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Old 03-25-18, 12:34 PM
  #37  
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Originally Posted by checoles View Post
How many of you have toured on your folders?
<snip>
Bonus points for pics of your kitted up bikes!
https://www.bikeforums.net/attachmen...1&d=1522003174

I’m about a month late to this party, but noting your location as well as the subject, I figured I’d jump in.

Summary: I’ve enjoyed touring-by-bicycle on both full-sized frames and on my Swift Folder. For mixing-and-matching public transport with bicycling, the Swift wins. I’ll quickly add: your side of the pond does a much better job accommodating bikes on public transport than we do. Additionally, England’s public transport network is a real option for traveling widely and skipping segments where you'd prefer not biking rather than only offering access to a few densely-populated corridors. Last in this summary though it has nothing to do with size-of-the-bike: you’ve widely accessorized your roads with an amenity somewhat lacking on this side of the pond. You call them “pubs”.

Back to your query: not included was any mention of your plans for lodging. If you’re schlepping what’s needed for camping – even “stealth” camping – you might find the cargo capacity of a folder is limiting. Alternatively, if you’re staying at commercial lodgings – B&B’s or whatever – a folder should do the job. Not a consideration on most full-sized frames, on a folder, you’ll need to be selective as to the size of panniers so your feet don’t chafe (or worse) on them.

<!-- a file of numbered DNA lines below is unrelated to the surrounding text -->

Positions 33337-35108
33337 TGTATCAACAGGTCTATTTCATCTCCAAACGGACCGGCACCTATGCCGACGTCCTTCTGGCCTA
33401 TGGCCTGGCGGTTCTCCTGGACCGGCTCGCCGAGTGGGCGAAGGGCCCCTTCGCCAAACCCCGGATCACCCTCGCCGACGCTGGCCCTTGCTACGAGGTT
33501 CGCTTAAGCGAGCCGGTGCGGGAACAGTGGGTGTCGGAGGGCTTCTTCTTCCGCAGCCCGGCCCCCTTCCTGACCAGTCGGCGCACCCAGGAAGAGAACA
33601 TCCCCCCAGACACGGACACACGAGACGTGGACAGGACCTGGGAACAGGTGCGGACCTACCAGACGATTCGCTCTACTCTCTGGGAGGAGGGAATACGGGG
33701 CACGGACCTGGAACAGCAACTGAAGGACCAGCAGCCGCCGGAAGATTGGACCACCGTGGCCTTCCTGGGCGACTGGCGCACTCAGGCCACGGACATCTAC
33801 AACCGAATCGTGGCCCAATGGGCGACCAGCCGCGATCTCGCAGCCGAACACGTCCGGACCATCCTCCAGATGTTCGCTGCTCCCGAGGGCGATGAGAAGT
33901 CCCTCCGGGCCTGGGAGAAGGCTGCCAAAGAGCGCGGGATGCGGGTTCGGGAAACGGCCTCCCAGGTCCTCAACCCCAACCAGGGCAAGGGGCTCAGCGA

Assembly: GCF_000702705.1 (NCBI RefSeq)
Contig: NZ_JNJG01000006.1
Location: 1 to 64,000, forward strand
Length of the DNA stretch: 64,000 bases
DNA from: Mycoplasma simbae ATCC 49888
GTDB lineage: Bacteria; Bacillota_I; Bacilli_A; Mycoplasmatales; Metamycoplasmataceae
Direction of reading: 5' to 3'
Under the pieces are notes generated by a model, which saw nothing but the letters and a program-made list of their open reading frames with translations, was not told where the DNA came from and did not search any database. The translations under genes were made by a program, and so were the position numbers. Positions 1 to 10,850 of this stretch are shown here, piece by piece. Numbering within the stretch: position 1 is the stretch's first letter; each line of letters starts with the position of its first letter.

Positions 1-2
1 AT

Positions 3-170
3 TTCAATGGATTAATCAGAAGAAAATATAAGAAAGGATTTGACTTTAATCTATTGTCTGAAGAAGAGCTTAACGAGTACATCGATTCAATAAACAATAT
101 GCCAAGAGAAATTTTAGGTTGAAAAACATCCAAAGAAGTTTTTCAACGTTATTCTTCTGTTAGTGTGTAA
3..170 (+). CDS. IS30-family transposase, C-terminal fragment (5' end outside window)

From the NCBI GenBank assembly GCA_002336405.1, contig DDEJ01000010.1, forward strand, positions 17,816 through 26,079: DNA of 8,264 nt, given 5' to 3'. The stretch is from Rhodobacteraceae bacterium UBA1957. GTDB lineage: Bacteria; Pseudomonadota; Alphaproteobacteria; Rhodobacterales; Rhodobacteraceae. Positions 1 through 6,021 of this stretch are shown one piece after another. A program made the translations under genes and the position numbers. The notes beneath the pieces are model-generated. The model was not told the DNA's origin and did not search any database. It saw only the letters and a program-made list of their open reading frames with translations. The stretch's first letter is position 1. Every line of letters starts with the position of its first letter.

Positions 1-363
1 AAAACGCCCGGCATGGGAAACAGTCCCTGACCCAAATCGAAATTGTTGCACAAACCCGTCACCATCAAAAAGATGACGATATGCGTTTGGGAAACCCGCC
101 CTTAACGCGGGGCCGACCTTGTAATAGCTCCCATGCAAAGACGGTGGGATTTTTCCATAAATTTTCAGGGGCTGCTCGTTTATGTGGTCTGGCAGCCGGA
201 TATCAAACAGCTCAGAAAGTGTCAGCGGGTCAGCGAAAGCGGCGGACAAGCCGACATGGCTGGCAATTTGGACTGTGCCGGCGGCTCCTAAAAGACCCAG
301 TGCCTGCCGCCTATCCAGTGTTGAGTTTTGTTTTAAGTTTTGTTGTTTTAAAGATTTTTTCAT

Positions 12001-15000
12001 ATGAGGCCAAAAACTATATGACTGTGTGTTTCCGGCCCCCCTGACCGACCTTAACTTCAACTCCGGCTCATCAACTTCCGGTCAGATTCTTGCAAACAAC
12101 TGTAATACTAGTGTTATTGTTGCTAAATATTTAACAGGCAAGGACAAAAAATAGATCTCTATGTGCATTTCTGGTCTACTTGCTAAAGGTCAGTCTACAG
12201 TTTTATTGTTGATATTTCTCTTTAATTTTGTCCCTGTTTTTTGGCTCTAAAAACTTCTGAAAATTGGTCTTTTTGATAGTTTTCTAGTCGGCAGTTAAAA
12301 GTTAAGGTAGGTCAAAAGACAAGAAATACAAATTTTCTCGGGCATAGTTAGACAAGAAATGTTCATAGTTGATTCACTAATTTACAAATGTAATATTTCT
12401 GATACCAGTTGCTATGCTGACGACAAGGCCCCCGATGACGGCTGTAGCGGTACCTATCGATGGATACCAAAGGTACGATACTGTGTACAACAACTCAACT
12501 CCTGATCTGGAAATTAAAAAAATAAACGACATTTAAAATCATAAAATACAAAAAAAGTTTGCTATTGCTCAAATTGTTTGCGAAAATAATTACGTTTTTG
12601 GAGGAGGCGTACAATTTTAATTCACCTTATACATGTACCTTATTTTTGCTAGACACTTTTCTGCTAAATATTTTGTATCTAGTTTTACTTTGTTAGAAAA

Another word about staying at B&B’s though this has nothing to do with the size of what you’re riding: I enjoyed and appreciated Iron Donkey’s offerings.

Bicycle Tours England Wales Scotland Bike Touring Cycle Vacations Biking Holidays

I brought my own bike – the Swift – but I relied on Iron Donkey for accommodations. Yes, considering that you’re a local, you can make your own enquiries and arrangements, but I (and friends) found what Iron Donkey offers was in the right place at the right time at a fair price.
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Old 03-25-18, 06:15 PM
  #38  
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Originally Posted by checoles View Post
...
Bonus points for pics of your kitted up bikes!

SO how far did you go, have to change anything on the bike, gradients and road types, etc?

Cheers, Che


I went from Taiwan's Taipei to Taitung via the Northern Cross Highway and the East Rift Valley, with day trips on the side. At one point I was up at 1,200masl.